Tag Archives: WWII and Hungary

Book Diva Review: I Kiss Your Hands Many Times

ikissyourhandsmanytimes I Kiss Your Hands Many Times is a non-fictional story, spanning prewar and post World War II. It is the story of Marianne Szegedy-Maszák’s parents and other family, members, and how they went from riches to basic poverty during the most horrific of times.

Initially there seemed to be a sense of denial that events were actually happening, and the family stayed, rather than emigrate. Whether through ignorance or denial regarding the entirety of the situation, the family felt they were being noble in their choice. Many individuals felt the same way during World War II, and they were not the only ones. This decision proved to be one that contributed to their eventual and negative fate.

Szegedy-Maszak’s father was a well off man, who was arrested and sent to Dachau. Her mother was the granddaughter of a Jewish aristocrat, a man who owned several factories. Those very factories were used as collateral in order for her mother and family members to escape death and enable them to emigrate to Portugal.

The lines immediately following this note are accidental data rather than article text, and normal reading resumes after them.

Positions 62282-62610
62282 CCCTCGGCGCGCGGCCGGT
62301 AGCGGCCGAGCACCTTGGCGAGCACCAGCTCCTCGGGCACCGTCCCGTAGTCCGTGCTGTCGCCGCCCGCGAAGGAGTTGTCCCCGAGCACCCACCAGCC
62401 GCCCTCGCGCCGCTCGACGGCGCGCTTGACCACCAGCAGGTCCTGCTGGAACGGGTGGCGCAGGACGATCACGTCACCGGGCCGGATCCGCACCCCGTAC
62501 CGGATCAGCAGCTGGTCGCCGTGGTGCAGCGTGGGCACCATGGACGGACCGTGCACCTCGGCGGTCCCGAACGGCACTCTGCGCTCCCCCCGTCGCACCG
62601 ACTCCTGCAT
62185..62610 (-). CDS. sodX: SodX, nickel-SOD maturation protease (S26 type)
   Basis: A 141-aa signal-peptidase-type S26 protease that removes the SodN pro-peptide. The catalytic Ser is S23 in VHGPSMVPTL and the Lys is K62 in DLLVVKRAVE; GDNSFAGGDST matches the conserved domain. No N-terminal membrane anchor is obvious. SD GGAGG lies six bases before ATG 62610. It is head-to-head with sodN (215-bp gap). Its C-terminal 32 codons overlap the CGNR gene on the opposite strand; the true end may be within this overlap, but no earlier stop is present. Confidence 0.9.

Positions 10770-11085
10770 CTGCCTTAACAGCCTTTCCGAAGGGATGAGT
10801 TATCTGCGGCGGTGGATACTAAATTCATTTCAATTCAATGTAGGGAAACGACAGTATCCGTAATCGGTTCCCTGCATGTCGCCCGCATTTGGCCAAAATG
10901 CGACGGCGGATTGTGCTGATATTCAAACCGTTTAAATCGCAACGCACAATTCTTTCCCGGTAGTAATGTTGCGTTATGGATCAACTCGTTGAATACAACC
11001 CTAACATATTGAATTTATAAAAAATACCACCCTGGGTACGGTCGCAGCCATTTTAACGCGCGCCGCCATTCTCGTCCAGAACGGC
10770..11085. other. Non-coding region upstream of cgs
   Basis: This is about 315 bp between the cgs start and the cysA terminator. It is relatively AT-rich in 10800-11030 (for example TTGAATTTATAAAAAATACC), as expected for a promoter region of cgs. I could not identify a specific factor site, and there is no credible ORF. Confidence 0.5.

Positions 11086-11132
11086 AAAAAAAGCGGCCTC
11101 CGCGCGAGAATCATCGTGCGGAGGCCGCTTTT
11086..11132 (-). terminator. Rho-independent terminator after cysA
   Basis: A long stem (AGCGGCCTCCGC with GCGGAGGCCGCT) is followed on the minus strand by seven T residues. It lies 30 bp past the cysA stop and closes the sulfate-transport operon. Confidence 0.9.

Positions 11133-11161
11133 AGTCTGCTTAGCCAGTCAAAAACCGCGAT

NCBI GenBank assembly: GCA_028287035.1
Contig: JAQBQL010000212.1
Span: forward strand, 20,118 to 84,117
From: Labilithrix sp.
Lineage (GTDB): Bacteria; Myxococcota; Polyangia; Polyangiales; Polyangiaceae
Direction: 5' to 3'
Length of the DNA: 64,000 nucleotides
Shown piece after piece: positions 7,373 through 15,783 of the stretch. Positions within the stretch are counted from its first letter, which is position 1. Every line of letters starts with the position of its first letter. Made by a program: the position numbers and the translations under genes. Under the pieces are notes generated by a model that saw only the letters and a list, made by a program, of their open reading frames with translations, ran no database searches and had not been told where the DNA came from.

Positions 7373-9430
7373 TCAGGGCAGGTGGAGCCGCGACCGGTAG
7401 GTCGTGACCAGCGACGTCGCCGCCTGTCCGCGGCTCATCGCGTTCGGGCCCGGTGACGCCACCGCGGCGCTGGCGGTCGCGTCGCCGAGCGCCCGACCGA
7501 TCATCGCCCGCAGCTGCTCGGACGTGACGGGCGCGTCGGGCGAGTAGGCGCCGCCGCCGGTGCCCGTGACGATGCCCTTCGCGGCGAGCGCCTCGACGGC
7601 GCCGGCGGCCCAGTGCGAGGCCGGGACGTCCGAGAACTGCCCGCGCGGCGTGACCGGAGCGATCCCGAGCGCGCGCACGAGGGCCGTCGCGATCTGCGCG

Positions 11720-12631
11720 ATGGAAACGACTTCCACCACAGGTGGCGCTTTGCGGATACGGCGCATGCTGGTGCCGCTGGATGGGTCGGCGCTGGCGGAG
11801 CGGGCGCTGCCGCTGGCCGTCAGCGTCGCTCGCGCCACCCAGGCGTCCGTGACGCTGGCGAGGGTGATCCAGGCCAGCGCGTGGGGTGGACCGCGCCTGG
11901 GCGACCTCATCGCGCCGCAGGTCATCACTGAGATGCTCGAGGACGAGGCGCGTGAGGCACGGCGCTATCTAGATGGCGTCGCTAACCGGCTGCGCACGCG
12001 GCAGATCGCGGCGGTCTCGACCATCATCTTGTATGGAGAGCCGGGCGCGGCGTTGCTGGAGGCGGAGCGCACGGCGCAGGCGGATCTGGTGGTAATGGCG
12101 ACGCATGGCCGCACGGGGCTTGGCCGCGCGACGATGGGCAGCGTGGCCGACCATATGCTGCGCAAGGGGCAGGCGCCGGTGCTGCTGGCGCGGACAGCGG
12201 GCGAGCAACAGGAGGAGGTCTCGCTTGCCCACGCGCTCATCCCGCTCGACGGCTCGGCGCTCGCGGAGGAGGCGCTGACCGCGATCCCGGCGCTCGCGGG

Szegedy-Maszák details with vivid word imagery and intense prose the extremes to which the Nazis went to in order to overtake Hungary.

There is a lot of historical information within the pages, information that is not only relevant to the time period, the war, and the events that occurred, but information that is extremely important documentation.

The book details a series of letters written between both Szegedy-Maszak’s parents, and the defining moments of their experiences during the Holocaust. Throughout all of the atrocities, their love survived, and they were eventually married in Budapest, after liberation.

The book is an intense look at the Hungarian situation during the war, and how it affected Szegedy-Maszak’s family, and their future together. It is an inspiring love story and one that depicts the face of survival under extreme odds.

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